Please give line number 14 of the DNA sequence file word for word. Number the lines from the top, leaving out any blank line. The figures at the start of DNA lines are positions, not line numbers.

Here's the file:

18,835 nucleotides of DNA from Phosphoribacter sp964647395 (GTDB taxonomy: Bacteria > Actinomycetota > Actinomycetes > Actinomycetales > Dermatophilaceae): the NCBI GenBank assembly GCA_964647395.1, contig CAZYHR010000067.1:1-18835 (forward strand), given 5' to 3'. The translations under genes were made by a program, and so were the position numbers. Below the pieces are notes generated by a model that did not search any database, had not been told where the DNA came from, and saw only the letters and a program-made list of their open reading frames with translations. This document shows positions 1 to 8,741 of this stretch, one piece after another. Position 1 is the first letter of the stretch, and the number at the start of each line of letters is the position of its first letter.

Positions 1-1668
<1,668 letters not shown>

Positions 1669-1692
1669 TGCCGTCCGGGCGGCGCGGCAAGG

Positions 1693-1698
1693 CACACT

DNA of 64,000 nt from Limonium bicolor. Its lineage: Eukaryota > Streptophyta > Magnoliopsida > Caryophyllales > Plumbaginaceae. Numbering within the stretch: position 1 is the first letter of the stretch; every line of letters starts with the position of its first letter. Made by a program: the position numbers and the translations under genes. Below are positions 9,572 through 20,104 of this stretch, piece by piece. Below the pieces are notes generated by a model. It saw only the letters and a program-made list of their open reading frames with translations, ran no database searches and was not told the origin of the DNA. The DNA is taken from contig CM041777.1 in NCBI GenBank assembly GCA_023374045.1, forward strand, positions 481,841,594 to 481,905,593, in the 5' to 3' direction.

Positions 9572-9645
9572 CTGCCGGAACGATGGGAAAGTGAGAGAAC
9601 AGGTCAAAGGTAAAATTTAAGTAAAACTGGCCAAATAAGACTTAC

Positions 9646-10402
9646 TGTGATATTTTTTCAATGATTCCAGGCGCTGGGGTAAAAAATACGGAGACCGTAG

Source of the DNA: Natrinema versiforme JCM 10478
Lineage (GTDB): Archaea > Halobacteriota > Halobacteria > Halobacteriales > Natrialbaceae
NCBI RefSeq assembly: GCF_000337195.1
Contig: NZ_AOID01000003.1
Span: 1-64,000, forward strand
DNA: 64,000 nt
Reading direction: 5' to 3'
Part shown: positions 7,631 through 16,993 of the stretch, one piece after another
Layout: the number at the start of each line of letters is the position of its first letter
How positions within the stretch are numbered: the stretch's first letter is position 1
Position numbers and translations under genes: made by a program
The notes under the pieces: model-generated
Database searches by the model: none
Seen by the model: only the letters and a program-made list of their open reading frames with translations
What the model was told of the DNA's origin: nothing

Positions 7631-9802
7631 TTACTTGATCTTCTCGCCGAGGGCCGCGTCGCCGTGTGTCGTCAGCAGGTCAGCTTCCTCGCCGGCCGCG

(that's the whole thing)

Source of the DNA: Natrinema versiforme JCM 10478